The gemara in Sotah 14a tells us that when Hashem came to Avraham in Elonei Mamrei (Bereishit 18:1), He was in fact visiting Avraham, who was recovering from the painful surgery of having had a circumcision at age ninety-nine. The gemara there tells us that just as Hashem visits the sick, so too is it incumbent upon us in our attempts to imitate God to visit the sick as well.

The gemara in Nedarim 39b-40a delves deeper into the idea of visiting the sick. The gemara there cites a baraita that says that there is no measure to bikur cholim, which is explained by Rava as meaning that a person can fulfill this commandment countless times during the day (we should note that although bikur cholim is listed among the things that a person does for which he reaps some reward in this world and the full reward in the world-to-come, it does not appear in the actual list of those things in the gemara in Shabbat 127; rather, various siddurim have created a composite list based on that gemara and various lines in the gemara elsewhere). The gemara continues and notes the efficacy of this commandment, namely that one who visits a sick person removes one-sixtieth of that person's illness. If that is the case, then why not visit a person sixty times and heal them? To this the gemara replies that each visit removes one-sixtieth of what remains. That being the case, the gemara goes on to stress the importance of one who visits the sick to pray for the health of the patient.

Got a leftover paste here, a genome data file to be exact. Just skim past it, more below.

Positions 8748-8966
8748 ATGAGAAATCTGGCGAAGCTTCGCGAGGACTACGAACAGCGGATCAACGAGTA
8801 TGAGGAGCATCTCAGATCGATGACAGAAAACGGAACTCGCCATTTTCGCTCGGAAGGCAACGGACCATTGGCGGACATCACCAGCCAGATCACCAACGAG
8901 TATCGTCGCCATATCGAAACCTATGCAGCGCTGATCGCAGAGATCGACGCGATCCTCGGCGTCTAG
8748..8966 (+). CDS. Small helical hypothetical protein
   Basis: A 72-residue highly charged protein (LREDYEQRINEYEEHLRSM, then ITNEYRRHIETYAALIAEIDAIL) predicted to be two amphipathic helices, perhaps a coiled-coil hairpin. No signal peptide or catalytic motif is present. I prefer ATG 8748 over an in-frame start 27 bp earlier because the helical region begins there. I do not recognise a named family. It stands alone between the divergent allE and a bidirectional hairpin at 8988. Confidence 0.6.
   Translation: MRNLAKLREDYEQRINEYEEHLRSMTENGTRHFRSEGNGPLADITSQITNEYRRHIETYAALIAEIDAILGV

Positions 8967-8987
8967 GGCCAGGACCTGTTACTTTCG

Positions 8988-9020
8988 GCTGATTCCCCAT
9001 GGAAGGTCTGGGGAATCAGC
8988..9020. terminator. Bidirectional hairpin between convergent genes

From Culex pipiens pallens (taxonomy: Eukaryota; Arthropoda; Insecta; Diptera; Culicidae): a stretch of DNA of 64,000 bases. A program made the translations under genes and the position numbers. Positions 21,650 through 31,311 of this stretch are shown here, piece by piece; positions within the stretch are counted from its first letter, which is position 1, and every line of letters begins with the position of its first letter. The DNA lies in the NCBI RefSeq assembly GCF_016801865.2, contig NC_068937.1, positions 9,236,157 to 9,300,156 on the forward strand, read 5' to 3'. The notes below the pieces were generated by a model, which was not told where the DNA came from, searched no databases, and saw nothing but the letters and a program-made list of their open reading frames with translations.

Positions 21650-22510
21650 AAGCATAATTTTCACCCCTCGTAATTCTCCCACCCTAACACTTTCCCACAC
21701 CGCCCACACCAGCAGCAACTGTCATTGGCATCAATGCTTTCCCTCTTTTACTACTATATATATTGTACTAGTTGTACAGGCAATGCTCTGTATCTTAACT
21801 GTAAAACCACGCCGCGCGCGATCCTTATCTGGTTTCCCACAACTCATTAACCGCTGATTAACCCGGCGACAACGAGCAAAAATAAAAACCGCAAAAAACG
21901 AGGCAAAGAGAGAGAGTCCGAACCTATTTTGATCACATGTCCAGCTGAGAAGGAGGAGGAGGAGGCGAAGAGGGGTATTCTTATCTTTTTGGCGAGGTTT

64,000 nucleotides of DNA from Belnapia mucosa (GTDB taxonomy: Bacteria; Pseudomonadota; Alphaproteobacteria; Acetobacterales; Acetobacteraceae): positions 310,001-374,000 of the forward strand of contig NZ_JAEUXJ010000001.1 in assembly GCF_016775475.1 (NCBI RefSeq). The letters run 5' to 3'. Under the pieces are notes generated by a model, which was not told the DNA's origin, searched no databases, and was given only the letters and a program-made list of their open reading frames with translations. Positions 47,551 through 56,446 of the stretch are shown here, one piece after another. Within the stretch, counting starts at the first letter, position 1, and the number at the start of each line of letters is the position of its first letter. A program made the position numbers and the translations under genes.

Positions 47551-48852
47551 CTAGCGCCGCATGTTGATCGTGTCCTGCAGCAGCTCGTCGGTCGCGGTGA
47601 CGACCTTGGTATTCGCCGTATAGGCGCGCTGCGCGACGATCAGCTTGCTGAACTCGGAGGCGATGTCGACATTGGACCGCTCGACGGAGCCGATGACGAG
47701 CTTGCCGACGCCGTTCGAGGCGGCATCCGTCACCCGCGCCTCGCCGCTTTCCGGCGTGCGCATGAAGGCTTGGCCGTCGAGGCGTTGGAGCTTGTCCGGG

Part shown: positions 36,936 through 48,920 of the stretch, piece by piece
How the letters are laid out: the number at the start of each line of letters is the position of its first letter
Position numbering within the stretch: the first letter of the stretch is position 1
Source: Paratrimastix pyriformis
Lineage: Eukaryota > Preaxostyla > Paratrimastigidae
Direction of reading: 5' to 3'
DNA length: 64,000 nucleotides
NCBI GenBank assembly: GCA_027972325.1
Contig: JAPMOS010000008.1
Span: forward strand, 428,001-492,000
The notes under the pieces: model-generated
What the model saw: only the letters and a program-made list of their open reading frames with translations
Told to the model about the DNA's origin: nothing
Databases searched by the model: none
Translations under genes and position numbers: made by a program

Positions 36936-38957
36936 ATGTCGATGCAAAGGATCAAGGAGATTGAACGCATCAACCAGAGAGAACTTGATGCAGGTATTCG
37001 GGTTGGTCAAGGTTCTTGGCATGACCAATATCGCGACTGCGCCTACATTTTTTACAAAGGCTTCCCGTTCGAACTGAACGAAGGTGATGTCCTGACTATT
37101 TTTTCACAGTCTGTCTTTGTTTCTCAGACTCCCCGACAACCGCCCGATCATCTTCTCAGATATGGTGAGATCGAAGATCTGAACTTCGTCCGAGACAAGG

There is another factor to this mitzva that is also included in the gemara in Nedarim. A student of Rabi Akiva fell ill, and none of the other students went to visit him. Thus, Rabi Akiva himself went to visit the student, and cleaned up his room and tended to his needs. The student told Rabi Akiva that he had given him strength (literally, "caused me to live"), after which Rabi Akiva taught that anyone who fails to visit the sick causes him to die. Rav Dimi offers a similar statement, and the gemara explains that a person who fails to visit the sick also fails to ask for mercy on his behalf and thus by not aiding in his recovery allows him to plunge further towards death. Ran proves the efficacy of prayer from a fascinating case in Ketubot where the maidservant of Rabi Yehuda HaNasi prayed for his death after his illness had become so horrible as to render him in a constant state of pain. Since her prayer worked, Ran claims that certainly prayers for life should find some favor in the heavenly spheres.